Miranda: The room service is one thing, but the money – uh-uh.
Samantha: What’re you getting so uptight about? I mean, money is power. Sex is power. Therefore, getting money for sex is simply an exchange of power.
Miranda: Don’t listen to the dime store Camille Paglia.

This brief interchange highlights that the women in Sex and the City bring “disparate perspectives” (Lotz 2001) to their frank discussions of sexuality. They do not all react in the same way to this unusual situation, suggesting it is a complex issue that they interpret differently.

[Amanda Lotz wrote a paper outlining a way to identify what she called “postfeminist attributes” within television series. I drew on her work in my thesis to help show how SatC and Desperate Housewives can be considered postfeminist.]

Lotz’s first postfeminist attribute stresses the importance of diversity among women, making clear that women “experience their subjectivity differently and dependent on context” (2001: 115). Sex and the City is a programme not afraid to portray diverse perspectives on the complexities of power and sex. While Samantha sees no problem in Carrie spending the money that the Frenchman leaves after a fun evening together, Miranda argues that Samantha’s attitude is harmful to women. Miranda contends that that kind of logic has been used to exploit women throughout the ages.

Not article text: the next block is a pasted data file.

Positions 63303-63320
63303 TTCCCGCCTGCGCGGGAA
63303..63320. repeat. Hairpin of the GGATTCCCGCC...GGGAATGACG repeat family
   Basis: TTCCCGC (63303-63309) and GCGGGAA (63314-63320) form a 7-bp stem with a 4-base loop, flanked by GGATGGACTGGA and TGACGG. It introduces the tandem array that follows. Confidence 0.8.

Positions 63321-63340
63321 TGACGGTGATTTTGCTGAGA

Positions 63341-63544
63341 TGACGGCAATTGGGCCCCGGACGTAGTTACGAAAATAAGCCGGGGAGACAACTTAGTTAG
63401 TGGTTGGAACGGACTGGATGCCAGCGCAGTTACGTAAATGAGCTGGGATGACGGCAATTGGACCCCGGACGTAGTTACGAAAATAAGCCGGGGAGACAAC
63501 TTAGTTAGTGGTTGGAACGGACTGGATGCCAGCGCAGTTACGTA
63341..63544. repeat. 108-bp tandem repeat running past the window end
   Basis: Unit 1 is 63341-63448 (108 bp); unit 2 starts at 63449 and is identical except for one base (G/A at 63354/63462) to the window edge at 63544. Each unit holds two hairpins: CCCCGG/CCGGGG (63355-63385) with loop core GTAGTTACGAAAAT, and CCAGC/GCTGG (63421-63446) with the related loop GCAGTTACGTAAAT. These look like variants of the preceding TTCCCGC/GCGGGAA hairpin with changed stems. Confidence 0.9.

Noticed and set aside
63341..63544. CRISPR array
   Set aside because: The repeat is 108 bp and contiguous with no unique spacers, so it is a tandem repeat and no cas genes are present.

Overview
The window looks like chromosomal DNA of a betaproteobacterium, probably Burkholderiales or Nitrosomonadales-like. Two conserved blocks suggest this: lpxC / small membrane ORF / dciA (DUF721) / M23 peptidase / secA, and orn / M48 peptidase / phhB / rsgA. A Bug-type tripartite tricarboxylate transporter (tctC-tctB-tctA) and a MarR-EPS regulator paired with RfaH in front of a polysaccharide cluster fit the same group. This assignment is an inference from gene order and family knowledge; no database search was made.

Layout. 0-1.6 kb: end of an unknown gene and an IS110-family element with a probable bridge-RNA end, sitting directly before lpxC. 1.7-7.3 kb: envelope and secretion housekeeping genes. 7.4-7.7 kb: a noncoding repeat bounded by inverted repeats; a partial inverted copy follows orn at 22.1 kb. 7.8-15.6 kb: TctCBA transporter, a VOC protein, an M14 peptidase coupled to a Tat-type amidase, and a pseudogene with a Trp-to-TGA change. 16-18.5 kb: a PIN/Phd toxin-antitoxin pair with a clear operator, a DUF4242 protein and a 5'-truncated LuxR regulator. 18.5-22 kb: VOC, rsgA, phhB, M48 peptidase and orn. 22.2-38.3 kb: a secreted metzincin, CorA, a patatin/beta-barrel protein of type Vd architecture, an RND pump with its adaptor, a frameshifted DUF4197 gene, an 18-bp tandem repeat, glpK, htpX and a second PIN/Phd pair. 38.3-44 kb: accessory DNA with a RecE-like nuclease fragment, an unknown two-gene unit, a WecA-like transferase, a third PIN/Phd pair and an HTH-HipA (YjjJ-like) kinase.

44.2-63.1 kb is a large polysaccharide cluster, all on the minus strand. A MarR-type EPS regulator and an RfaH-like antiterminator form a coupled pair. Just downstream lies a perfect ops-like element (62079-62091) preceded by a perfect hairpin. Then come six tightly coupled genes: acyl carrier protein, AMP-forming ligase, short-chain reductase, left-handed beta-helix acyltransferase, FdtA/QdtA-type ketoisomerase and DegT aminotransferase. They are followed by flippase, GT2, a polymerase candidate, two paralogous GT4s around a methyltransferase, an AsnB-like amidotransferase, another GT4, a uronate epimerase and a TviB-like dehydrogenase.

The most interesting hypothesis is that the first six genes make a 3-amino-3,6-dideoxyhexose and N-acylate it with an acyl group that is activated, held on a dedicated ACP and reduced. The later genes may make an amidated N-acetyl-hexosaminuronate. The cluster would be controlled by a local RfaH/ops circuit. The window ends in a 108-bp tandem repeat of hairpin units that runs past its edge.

Clearly, Sex and the City, with its exploration of the contradictions surrounding women, sex and power, can be considered postfeminist. It shows characters working through the tensions and challenges of this era. The characters in Sex and the City represent women with distinct and varied outlooks. Furthermore, the characters are not only familiar with feminist discourses, as evidenced by Miranda’s reference to Camille Paglia, but they have debates about these issues while discussing their own sex lives. This demonstrates the extent to which feminism is entwined in popular culture, a key feature in my understanding of postfeminism.

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References:
Lotz, Amanda D. 2001. “Postfeminist Television Criticism: Rehabilitating Critical Terms and Identifying Postfeminist Attributes”. Feminist Media Studies 1 (1): 105-121.

Seidelman, Susan. 1998. [director] “The Power of Female Sex”, Sex and the City, Series One, Episode 5, HBO.

Zieger, Susan. 2004. “Sex and the Citizen in Sex and the City‘s New York”. In Reading Sex and the City, edited by K. Akass and J. McCabe. London and New York: I. B. Tauris.